Things to do in Dubai, UAE


Dubai, the second largest of the seven emirates, is ruled by the Al Maktoum family. It occupies an area of approximately 3,900 kilometres. Dubai, the capital city, is located along the creek, a natural harbour, which traditionally provided the basis of the trading industry. Pearling and fishing were the main sources of income for the people of Dubai. Under the wise leadership of its rulers, Dubai's focus on trade and industry transformed it into the leading trading port along the southern Gulf. A building boom in the emirate has led to a whole host of chart breakers, in categories including highest apartment, biggest mall, and one of the world's most unique resorts. Tourism is also being promoted at a staggering rate with the construction of Dubai land and other projects that include the making of mammoth shopping malls, theme parks, resorts, stadiums and other various tourist attractions. Dubai is determined to be main contender worldwide in the world tourism industry. Dubai is already a top favorite tourist destination and continues with its outstanding never been done before projects. The early part of the 21st century is quickly becoming known as the age of Dubai. Many of the world's most impressive, breathtaking, and startling architectural projects are being constructed in a city.

Bastakia (Old Dubai)

The Bastakia Quarter was built in the late 19th century to be the home of wealthy Persian merchants who dealt mainly in pearls and textiles, and were lured to Dubai because of the tax-free trading and access to Dubai Creek. Bastakia occupies the eastern portion of Bur Dubai along the creek and the coral and limestone buildings here, many with walls topped with wind-towers, have been excellently preserved. Wind-towers provided the homes here with an early form of air conditioning, with the wind trapped in the towers funnelled down into the houses. Persian merchants likely transplanted this architectural element (common in Iranian coastal houses) from their home country to the Gulf.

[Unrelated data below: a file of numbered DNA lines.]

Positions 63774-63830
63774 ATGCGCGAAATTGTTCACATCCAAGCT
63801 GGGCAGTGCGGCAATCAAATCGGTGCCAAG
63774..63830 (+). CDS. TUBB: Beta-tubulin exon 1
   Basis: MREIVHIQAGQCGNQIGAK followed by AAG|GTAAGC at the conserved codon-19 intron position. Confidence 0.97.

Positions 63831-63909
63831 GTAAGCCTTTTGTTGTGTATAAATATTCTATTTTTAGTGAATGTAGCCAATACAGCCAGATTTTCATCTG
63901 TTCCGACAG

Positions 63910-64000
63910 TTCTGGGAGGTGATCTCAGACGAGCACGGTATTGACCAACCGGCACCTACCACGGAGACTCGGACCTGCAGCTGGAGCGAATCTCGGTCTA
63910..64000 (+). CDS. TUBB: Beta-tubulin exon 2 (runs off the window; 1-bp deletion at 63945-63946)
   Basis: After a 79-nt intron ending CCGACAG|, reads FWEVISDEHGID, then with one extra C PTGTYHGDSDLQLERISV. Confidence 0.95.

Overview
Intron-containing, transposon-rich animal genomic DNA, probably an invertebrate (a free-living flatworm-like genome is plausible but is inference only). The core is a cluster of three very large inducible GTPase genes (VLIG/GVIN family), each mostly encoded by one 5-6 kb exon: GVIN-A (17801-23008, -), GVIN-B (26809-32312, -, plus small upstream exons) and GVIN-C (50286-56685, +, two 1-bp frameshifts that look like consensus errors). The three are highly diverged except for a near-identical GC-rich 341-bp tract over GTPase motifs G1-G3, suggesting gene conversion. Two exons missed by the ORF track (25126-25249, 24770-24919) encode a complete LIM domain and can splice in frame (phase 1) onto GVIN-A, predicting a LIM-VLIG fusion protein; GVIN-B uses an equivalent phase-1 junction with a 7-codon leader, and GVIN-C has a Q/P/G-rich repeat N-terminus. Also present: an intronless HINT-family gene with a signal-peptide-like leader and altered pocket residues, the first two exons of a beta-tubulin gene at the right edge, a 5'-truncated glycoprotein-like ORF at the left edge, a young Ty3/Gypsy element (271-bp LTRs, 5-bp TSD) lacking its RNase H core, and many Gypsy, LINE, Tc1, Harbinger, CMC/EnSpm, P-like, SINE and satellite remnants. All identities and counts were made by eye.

Dubai Creek

Dubai Creek separates the city into two towns with Deira to the north and Bur Dubai to the south. The creek has been an influential element in the city's growth, first attracting settlers here to fish and pearl dive. Small villages grew up alongside the creek as far back as 4,000 years ago, while the modern era began in the 1830s when the Bani Yas tribe settled in the area. The Dhow Wharfage is located along Dubai Creek's bank, north of Al-Maktoum Bridge. Still used by small traders from across the Gulf, some of the dhows anchored here are well over 100 years old. You can visit here, watching cargo being loaded and unloaded on and off the dhows. Dhow workers often invite visitors onto the vessels for a tour, where you can gain insight into the life of these traditional sailors. Many of the dhows here travel onwards to Kuwait, Iran, Oman, India, and down to Africa's horn. This tiny remnant of Dubai's traditional economy is still a bustling and fascinating place to wander around.